Last year America’s 76 million children made 27 million trips to hospital emergency departments—one for every three children. That represents a lot of fevers, coughs, sore ears, twisted ankles, and broken bones, plus the wide gamut of other illnesses and injuries children can experience. Whether or not an emergency room visit was warranted for each of these visits, however, is an entirely different story.
Keeping Your Kids Out of the Emergency Room is an essential guide to the most common illnesses, injuries, and ailments that send kids to the ER, and when particular symptoms warrant those trips or not. Christopher Johnson, a seasoned pediatrician, offers a go-to resource for all new parents and parents of young children, providing solid information on those instances when a trip to the ER is essential, when a trip to the doctor will suffice, and when a wait and see approach works best. He tackles all the most common ailments that cause parents to wonder if they should take their child to the emergency department. Since these problems appear as a bundle of symptoms, not a diagnosis, the book is organized around what parents actually see in front of them. It also teaches parents how emergency departments work, so the experience is understandable when a trip to the ER is essential.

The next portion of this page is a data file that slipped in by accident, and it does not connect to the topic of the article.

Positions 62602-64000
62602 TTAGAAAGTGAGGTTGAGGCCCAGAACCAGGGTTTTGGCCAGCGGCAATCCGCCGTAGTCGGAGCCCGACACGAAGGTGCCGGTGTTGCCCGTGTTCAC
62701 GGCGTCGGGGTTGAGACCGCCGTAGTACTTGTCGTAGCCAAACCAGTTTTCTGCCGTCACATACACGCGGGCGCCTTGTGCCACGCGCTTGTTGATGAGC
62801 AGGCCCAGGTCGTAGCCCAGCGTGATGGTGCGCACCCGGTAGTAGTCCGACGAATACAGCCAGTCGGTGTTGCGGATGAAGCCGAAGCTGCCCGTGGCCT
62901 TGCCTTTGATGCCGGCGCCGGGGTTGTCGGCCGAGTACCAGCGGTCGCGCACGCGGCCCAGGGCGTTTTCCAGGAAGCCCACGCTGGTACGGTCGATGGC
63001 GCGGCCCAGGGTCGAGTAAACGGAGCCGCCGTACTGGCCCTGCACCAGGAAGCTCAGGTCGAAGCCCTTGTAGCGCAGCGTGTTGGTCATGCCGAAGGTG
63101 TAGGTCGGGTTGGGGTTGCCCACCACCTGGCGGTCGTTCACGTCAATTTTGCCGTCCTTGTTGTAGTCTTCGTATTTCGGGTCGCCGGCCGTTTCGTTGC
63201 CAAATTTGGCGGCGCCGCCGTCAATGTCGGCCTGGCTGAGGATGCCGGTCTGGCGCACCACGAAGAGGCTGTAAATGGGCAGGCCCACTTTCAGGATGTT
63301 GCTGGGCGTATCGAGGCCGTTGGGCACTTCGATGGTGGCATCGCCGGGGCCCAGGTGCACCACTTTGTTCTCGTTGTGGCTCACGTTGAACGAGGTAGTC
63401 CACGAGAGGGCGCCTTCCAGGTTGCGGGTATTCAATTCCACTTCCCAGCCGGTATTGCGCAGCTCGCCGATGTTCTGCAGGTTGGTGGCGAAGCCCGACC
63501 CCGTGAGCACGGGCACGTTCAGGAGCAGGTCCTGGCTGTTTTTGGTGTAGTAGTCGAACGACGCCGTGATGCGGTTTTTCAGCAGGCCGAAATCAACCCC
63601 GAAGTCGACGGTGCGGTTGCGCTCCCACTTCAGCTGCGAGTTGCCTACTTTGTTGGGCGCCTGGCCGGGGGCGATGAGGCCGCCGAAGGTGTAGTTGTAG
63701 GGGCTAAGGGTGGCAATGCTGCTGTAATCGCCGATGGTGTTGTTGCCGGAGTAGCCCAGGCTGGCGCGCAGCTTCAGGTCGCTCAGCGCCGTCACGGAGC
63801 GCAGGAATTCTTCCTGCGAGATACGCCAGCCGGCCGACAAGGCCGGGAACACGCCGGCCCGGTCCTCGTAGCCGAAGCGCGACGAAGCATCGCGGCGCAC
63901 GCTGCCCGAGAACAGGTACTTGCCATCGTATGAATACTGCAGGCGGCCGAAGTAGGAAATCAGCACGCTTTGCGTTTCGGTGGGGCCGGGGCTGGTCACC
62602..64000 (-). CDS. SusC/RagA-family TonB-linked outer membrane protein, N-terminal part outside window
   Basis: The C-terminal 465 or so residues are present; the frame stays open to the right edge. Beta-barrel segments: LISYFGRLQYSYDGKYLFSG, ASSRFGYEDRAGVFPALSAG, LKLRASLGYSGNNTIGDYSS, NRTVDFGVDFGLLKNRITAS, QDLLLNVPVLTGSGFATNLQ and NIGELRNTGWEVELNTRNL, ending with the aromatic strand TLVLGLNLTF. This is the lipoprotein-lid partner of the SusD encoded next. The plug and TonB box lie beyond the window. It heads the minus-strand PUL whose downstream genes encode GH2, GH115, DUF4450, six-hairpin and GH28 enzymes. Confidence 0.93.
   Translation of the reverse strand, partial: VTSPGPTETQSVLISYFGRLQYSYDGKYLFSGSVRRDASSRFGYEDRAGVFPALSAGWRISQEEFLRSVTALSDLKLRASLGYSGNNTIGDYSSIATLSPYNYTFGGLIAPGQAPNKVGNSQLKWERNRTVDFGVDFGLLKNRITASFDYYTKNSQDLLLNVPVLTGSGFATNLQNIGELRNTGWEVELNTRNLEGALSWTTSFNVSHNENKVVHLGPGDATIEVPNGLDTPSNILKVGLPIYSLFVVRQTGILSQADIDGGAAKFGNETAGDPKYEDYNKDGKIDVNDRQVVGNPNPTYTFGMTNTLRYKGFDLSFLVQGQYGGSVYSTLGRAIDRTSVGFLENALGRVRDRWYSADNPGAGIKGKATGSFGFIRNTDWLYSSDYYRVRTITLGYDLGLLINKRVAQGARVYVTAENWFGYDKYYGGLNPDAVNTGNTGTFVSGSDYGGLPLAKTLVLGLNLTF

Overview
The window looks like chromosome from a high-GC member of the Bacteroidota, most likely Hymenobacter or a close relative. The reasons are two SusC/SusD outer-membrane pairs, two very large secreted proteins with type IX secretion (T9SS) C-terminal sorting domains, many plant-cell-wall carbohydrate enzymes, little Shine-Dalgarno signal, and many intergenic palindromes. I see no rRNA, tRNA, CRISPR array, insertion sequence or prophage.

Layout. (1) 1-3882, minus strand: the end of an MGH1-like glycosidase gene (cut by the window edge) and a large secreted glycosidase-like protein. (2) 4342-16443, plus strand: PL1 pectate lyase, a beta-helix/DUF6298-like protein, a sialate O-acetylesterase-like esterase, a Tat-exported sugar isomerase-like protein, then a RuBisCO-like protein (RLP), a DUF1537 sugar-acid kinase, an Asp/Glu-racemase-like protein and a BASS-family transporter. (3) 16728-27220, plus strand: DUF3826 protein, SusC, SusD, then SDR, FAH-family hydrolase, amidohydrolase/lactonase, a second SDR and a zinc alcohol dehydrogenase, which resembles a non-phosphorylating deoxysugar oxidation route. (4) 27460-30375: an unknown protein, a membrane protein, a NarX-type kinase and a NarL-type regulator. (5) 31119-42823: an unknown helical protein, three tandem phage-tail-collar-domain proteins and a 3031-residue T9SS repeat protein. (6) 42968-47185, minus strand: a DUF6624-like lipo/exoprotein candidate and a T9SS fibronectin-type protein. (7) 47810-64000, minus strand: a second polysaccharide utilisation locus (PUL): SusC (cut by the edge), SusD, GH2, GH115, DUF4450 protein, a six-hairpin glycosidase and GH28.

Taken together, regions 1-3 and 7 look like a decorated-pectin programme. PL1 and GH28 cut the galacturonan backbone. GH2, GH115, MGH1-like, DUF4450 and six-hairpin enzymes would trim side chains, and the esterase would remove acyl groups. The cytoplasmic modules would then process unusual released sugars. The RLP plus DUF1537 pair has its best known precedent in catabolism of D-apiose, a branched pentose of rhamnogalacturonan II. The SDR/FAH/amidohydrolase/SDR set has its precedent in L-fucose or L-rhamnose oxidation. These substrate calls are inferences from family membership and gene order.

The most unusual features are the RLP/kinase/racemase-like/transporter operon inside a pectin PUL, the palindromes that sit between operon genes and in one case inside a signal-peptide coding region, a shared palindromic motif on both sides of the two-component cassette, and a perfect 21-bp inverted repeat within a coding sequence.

With this helpful guide, any parent can learn practical things about which pediatric health problems need immediate attention, which do not, and how to tell the two apart. Knowing the differences, and understanding those situations that require immediate care and those that don’t, may help parents avoid the emergency room and still get the best care for their child in the meantime. Every new parent, or parent of young children, will find here a ready introduction to the most common childhood ailments, and when they rise to the level of true emergencies. Knowing what to do before a child becomes ill or injured will help parents make informed decisions when situations arise.